[Steve] was discussing airsoft with a friend when he came up with this idea. His friend was lamenting the lack of “action” style targets for their airsoft hobby. [Steve] took this as an opportunity to make his own automated target system. The targets themselves are made from Construx, a paper target and a piece of cloth to stop the airsoft pellets. Controlled by an Arduino and an ioBridge module, it has a web interface so he can switch programs from up range. You can see a video example of him shooting some targets after the break. Next,he should make it twitter where each target was hit.
Continue reading “Automated shooting range”
For those who use these little cartridges, you know how quickly the price can add up. [steve] takes us through the process of adding a valve to a spent cartridge so it can be refilled. Over all, it doesn’t seem too difficult, and [steve] offers lots of tips to increase longevity and reliability. It isn’t very often that we show a hack here that doesn’t involve some kind of electronics, so take a break from the resistors and microprocessors for a moment and enjoy.
In [Bre Pettis]’s latest “things” video, he talks with [Adam Mayer] about his geared business cards. [Adam] has designed several versions of these cards that have functional gear systems in them. There appears to be a simple two gear one and a more complicated planetary gear set up. The designs have been uploaded to Thingiverse, so you can download and build your own.
We pretty much don’t know anything about this POV device other than it uses 96 LEDs. We’ve seen POVs with more LEDs, but usually they aren’t packed in so tight. This thing looks almost capable of displaying low res movies. Wouldn’t this thing be cool, and probably dangerous, in a hat?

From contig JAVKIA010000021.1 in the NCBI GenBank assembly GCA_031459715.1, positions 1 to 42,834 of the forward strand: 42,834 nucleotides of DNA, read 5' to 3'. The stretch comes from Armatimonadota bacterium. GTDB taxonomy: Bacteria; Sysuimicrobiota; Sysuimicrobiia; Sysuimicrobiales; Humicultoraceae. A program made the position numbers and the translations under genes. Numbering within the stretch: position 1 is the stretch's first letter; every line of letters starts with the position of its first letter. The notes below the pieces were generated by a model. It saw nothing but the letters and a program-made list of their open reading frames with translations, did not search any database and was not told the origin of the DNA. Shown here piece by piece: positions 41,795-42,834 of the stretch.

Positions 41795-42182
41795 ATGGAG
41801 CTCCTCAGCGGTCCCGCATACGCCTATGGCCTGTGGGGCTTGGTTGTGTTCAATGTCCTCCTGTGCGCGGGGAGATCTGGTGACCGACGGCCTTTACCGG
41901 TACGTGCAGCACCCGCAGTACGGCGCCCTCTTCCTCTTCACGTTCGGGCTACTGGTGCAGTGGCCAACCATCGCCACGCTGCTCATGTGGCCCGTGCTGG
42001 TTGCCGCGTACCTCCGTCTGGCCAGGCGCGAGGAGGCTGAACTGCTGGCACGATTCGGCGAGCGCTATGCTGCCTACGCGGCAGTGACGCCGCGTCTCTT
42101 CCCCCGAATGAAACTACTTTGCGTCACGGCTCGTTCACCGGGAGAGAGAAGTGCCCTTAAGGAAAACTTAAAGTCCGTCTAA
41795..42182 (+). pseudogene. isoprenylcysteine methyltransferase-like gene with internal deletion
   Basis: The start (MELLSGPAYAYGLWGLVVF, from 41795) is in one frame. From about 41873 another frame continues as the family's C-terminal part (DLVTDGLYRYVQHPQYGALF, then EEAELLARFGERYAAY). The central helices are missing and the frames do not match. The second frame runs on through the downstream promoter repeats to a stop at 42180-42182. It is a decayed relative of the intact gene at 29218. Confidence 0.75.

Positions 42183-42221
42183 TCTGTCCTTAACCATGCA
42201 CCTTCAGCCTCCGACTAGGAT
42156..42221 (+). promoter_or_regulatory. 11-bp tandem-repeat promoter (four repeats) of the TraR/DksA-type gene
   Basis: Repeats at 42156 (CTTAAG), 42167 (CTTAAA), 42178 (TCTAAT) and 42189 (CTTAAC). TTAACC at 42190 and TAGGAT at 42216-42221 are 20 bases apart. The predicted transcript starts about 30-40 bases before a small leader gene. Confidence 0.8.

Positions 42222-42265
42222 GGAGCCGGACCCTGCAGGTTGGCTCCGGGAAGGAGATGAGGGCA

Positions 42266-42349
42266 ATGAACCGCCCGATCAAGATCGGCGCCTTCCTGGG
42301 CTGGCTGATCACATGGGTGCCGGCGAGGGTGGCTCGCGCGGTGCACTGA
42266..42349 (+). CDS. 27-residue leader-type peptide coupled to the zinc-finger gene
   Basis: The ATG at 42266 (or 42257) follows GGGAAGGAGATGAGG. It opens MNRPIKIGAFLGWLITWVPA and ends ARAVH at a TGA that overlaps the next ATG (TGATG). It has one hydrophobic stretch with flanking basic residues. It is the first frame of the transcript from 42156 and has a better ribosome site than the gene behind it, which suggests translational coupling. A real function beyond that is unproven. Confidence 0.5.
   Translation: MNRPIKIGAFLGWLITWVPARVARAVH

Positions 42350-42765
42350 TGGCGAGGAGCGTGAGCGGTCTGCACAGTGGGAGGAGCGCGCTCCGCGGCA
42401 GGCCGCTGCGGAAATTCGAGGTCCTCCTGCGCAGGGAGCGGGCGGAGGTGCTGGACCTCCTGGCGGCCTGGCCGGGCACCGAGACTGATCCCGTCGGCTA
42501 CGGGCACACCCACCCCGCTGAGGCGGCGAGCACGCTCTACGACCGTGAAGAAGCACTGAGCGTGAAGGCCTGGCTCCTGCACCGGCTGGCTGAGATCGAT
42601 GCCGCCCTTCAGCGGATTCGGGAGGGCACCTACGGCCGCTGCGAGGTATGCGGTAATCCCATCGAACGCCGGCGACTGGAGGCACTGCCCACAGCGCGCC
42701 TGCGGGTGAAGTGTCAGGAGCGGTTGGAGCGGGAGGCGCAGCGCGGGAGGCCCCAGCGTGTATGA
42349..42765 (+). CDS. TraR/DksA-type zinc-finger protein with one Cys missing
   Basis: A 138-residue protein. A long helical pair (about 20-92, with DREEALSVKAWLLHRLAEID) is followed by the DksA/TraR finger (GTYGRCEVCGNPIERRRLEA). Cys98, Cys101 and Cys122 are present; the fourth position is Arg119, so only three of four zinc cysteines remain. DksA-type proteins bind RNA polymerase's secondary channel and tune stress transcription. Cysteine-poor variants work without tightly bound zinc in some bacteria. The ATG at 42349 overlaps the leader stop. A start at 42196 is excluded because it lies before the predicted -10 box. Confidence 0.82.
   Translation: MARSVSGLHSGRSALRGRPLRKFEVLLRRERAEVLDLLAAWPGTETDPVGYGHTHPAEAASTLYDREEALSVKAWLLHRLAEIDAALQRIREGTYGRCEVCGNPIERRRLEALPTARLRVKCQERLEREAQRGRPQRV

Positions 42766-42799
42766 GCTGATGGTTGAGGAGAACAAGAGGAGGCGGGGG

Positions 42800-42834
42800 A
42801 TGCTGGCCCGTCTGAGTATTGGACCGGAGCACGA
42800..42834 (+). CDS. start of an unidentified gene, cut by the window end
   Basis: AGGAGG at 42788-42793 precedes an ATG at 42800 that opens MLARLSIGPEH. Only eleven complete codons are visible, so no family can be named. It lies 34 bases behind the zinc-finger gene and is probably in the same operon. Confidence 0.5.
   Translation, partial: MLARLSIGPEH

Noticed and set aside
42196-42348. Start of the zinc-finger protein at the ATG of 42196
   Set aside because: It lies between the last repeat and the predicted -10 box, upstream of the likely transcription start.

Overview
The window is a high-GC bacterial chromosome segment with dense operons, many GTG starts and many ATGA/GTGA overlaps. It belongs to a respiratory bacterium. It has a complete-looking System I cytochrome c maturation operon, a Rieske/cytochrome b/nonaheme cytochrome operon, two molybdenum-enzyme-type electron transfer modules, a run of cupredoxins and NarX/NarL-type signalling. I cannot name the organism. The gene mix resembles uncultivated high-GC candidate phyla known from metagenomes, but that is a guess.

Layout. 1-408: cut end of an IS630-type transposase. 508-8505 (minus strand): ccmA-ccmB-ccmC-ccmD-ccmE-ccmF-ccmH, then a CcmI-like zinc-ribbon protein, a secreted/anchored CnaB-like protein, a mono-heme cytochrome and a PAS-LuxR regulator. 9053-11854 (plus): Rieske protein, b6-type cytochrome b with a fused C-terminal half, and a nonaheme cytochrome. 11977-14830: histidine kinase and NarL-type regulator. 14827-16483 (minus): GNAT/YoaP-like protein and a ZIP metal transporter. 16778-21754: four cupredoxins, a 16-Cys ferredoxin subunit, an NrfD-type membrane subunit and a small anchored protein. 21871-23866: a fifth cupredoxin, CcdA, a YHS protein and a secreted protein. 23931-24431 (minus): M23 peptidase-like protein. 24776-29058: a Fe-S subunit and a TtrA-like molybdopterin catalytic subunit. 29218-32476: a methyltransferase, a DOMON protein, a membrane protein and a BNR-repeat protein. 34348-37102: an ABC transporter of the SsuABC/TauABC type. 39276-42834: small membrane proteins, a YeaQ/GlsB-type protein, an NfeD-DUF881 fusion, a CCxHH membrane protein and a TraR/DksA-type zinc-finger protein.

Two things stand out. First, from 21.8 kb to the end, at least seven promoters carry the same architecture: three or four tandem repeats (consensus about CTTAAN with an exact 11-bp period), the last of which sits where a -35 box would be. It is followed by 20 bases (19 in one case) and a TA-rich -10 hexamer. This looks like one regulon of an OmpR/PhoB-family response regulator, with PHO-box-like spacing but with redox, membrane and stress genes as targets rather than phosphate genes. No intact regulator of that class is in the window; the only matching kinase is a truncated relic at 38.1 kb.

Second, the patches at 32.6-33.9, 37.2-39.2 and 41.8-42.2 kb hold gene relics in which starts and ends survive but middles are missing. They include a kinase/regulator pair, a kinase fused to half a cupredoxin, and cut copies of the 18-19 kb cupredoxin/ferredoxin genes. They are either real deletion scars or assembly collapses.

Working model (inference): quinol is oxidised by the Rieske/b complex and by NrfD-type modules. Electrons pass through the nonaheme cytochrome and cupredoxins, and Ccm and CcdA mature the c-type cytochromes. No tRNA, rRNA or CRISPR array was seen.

[via Hacked Gadgets]
WEEE Man is an art display that has been roving around England. No, he doesn’t walk or talk. He is here to remind us of how wasteful we can be. Hackers rejoice, we’re part of the solution. It also doesn’t hurt that he is Seven Meters tall and over three tons. WEEE Man looks awesome, but are we the only ones that spotted stuff and thought “ooh, I could have used that for a cool project.”?
[via The Presurfer]
[Jordan] sent us his Rocket Camera project. It really isn’t much that we haven’t seen before, but we thought many of you would be feeling the effects of gravity a little harder today. So when your belly is stretched to its limits with Turbaconducken and you don’t think you can stand, take a little flight with [jordan]. Careful you don’t lose your lunch on the way back down though.
Off all the competitions for poorly performing human powered flying machines, the Red Bull Flugtag is one of our favorites. Honestly, it’s the only one we can think of, but that doesn’t mean we’re any less enthusiastic about giving flight to half baked ideas. Today was the Portland round of the international event. Teams have to submit an application for their craft in advance. The vehicle can have a maximum wingspan of 30 feet and a weight with pilot of 450 pounds or less. Power is from muscle or simply gravity. The vehicle also has to be easily retreivable so they can get it out of the water. Judging isn’t just for distance, but for creativity, too.
Flickr users [pdx-kate] and [Jabin] have uploaded images and video from the day: The winner was Team Yakima’s big wheel that flew 62 feet. Second place went to Greased Lightning at 55 feet. Third was the FreeBallin sneaker which you can see in flight here. The People’s Choice award went to the Space Balls Winnebago, which we unfortunately can’t find a very good picture of. You can read more about each individual entry on the results page.
Embedded below is the video of the current US record holder: a banjo that went 155 feet in Nashville. The next US event will be September 6th in Chicago.
Continue reading “Red Bull Flugtag Portland”